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Frances James (3 February 1903  – 22 August 1988) was a Canadian soprano who specialized in concert repertoire. She worked prolifically as a performer on CBC Radio and as a recitalist from the late 1920s through the 1950s; premiering works by numerous Canadian composers of note and championing works by contemporary international composers. Her performances were noted for their musical intelligence and sophistication. Her singing was admired by several important composers, including Benjamin Britten, Paul Hindemith, and Darius Milhaud. While her performances, both live and on radio/disc, were mainly from the concert repertoire, she did perform in some broadcasts of operas on the radio and in the 1931 world premiere of Healey Willan's ballad opera Prince Charlie and Flora. In 1984 she was awarded the Canadian Music Council Medal.[1]

Born in Saint John, New Brunswick, James studied singing with Walter Clapperton and Alfred Whitehead at the Schulich School of Music at McGill University. She also studied lieder with Emmy Heim at the Toronto Conservatory of Music in 1934, and later singing with Enrico Rosati and Maria Kurenko in New York and Roland Hayes in Boston. From 1952 to 1973 she taught voice at the University of Saskatchewan. She later taught at both the Victoria Conservatory of Music and the University of Victoria. Her notable pupils included mezzo-soprano Dorothy Howard, soprano Jane Leslie MacKenzie, and tenor Richard Margison. She was married to composer Murray Adaskin.[1] She died, aged 85, in Victoria, British Columbia.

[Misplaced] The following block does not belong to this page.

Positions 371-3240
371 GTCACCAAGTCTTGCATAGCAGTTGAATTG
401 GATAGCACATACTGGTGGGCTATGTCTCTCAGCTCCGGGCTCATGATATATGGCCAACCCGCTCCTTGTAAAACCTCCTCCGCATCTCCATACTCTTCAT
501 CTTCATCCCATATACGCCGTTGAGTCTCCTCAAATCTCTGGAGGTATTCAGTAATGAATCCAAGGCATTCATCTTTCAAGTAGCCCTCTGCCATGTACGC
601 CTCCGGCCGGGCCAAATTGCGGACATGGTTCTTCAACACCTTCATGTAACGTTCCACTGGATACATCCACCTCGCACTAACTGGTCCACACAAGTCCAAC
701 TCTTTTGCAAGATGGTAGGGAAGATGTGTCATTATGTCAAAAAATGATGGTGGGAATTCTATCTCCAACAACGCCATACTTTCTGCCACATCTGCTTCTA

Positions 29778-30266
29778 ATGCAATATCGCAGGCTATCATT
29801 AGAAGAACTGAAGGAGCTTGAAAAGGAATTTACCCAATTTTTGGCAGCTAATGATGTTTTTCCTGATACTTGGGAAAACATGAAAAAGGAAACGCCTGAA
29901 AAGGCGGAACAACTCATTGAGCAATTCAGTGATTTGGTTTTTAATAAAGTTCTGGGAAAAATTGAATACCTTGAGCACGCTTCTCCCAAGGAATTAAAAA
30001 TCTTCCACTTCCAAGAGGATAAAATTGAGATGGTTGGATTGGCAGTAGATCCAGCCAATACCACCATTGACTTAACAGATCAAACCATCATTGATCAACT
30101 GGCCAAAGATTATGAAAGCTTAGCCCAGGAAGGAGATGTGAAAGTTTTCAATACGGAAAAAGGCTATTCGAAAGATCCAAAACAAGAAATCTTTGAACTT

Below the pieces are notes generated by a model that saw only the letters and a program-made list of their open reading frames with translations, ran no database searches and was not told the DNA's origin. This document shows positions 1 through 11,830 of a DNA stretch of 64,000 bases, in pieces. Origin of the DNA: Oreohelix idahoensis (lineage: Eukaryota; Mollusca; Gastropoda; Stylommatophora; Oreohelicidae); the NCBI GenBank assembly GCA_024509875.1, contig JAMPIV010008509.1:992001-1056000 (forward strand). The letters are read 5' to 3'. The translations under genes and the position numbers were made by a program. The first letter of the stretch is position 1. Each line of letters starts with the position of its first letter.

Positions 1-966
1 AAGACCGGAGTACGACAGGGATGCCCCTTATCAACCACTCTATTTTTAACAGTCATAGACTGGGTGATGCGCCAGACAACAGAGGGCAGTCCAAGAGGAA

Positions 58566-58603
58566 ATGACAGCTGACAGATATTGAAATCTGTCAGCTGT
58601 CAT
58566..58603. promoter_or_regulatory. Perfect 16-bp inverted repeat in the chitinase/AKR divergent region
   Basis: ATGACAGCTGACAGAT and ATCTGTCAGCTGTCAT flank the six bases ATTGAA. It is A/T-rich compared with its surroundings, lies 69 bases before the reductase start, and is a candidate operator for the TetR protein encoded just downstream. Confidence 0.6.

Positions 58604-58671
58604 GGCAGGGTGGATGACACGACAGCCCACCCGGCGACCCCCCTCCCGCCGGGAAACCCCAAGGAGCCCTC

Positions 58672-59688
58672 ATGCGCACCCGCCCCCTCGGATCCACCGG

1. ^ a b Wilson, Susan. "Frances James". The Encyclopedia of Music in Canada. The Historica Dominion Institute. Retrieved 8 January 2012.